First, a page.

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Ippuku: Offal on a stick and Chicken Tartare

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Ippuku’s sake on tap

There was a time when we as a people lived in fear of eating under-cooked pork.  Casting my mind back to the early 80’s, when A-Ha’s “Take On Me” was annoyingly inescapable and dudes everywhere sported see-through mesh t-shirts, our mothers and fathers were unwitting violators of swine-flesh. Operating under the notion that under-cooked pork could kill they egregiously over-cooked it.  Restaurants too, perhaps knowing better but having to cater to popular anxiety, were forced to cook the divine swine to a chewy, grey finish.  These days, society’s fears have eased due to better standards of pig-tending and you can cook your chop medium rare without a qualm.

Not so with chicken.   Chicken farming is by-and-large still in the Dark Ages, which yields meat that you’d rather have cooked to the bone.  However, if you as a restaurant or average consumer can get your hands on quality fowl, there’s no reason why you need to be unduly worried about being reduced to a quivering, sweating, two-way human geyser after eating some less-than-cooked-through chicken.

And that’s where this article’s subject comes in: Ippuku, in Downtown Berkeley.  Ippuku is an Izakaya (a Japanese gastropub, basically) specializing in Yakitori (literally grilled chicken, but also generically referring to any variety of meat on a stick, cooked over special coals called Binchotan).  Their further specialization within that category is offal: liver, heart, gizzard, spleen, etc. However, the item that has partly led to Ippuku’s notoriety among adventuresome eaters, and from which most quail in fear, is the chicken tartare.  Raw fucking chicken, people.  Try it; it’s delicious, having a texture very similar to tuna tartare.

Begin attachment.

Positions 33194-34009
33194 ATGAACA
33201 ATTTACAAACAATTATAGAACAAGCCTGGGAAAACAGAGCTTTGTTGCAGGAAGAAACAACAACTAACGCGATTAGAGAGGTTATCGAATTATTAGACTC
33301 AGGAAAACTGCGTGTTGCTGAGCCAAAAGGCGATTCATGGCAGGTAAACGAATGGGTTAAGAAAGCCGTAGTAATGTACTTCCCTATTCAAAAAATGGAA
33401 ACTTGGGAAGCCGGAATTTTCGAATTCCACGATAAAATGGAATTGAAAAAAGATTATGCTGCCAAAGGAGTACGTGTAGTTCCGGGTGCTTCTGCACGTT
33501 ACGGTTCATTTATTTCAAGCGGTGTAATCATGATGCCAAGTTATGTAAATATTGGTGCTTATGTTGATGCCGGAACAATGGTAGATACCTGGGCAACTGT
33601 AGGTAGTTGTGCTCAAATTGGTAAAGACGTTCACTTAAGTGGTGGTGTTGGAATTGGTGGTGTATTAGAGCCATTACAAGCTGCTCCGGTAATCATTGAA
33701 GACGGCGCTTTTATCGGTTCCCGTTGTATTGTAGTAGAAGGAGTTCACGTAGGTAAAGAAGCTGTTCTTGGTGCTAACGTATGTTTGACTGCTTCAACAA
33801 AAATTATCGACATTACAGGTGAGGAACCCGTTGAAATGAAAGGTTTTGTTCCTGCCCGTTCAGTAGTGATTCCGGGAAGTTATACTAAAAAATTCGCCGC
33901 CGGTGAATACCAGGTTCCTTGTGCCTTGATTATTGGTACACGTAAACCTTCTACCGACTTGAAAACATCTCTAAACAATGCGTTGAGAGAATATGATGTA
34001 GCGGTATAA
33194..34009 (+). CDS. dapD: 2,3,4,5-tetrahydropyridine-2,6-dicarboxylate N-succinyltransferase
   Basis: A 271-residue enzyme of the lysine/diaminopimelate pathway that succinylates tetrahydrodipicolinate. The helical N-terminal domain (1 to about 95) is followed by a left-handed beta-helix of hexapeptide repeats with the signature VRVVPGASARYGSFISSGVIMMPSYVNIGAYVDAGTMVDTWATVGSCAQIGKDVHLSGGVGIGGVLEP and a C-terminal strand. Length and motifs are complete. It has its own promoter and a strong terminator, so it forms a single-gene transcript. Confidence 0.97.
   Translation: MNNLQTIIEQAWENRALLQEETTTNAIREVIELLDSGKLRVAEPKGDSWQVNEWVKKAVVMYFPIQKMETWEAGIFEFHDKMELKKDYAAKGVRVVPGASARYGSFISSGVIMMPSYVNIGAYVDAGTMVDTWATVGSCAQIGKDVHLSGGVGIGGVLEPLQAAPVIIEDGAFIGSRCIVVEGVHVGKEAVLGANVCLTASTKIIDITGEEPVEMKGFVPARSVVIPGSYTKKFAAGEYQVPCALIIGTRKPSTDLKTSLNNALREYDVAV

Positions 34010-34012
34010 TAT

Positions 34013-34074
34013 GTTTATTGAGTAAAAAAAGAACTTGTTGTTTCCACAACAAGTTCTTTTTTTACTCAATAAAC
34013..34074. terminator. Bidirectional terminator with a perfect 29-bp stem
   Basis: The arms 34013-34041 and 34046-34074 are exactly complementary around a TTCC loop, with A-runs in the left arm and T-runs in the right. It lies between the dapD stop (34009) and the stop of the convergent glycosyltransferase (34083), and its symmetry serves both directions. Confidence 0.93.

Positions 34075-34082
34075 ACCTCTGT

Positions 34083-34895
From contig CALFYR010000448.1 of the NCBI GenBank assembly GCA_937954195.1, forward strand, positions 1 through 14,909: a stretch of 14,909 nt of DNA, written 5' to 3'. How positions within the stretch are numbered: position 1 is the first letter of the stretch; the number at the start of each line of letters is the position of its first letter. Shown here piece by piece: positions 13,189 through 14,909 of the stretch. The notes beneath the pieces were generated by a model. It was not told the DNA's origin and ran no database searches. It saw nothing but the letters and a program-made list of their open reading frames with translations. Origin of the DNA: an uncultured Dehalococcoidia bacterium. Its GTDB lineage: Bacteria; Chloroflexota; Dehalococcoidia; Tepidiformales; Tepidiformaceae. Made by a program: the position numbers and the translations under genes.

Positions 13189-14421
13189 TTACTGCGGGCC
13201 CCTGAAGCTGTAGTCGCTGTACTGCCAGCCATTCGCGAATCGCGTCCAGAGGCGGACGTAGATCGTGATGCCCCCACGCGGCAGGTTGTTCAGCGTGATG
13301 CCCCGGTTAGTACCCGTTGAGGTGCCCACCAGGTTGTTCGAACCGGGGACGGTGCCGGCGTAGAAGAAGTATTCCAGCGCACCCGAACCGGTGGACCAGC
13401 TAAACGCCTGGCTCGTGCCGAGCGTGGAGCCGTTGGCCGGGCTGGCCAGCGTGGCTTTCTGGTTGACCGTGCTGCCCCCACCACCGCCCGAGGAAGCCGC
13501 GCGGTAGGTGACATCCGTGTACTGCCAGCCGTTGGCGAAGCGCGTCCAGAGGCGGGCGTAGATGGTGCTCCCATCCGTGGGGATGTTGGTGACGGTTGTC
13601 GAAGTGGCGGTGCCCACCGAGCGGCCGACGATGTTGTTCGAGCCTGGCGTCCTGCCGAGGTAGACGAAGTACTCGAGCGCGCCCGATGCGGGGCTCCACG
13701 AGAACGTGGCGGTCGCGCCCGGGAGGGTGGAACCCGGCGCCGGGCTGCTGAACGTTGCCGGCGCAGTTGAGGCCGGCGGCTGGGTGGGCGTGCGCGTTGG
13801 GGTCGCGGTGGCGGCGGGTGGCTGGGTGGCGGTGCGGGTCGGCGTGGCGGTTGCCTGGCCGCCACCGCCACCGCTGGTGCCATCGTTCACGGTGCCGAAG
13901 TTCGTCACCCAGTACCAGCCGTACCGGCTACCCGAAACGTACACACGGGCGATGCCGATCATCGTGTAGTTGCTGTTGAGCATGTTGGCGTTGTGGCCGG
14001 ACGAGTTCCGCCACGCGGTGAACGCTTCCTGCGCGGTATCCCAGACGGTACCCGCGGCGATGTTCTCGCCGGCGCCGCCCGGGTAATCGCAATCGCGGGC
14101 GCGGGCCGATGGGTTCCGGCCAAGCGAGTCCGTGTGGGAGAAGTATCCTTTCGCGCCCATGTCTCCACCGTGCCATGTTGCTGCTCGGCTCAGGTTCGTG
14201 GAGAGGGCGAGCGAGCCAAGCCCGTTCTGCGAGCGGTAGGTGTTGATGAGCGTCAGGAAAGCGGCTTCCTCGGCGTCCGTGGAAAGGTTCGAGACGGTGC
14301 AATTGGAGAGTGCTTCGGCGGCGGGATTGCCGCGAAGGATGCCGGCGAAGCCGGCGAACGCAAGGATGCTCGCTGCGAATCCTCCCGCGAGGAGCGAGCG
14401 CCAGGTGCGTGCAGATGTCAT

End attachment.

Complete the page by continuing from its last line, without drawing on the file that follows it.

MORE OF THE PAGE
I came away from a fantastic repast at Ippuku with no symptoms more sinister than satiation and the sensation of having crossed a mysterious threshold beyond which would lay even stranger culinary aberrations (the peak for me so far is ox dick soup; it was a little grassy, in case you were wondering).

P.S.: Ippuku is now a destination for Soba (buckwheat noodles), which they serve during weekday lunches from 11am to 2pm. They also have a great selection of Shochu, a liquor distilled most often from rice, barley or potato (I recommend the less common sesame variety).

2130 Center St. @ Oxford St.

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Fatt Mink

Fatt Mink

I was born into a family of bookworms and staunch pinkos in downtown San Jose, California.
I lived in San Francisco from 2002-2016, during which time I studied music and Italian at S.F State and worked as a waiter and bartender in restaurants and bars both foul and divine; I credit my considerable experience in the industry with birthing my eternal burnin' love for food and booze, still a driving force in my life. I lived in Rome for 8 months in 2016 and then moved to Guadalajara, Mexico, where I currently write for a newspaper and play music.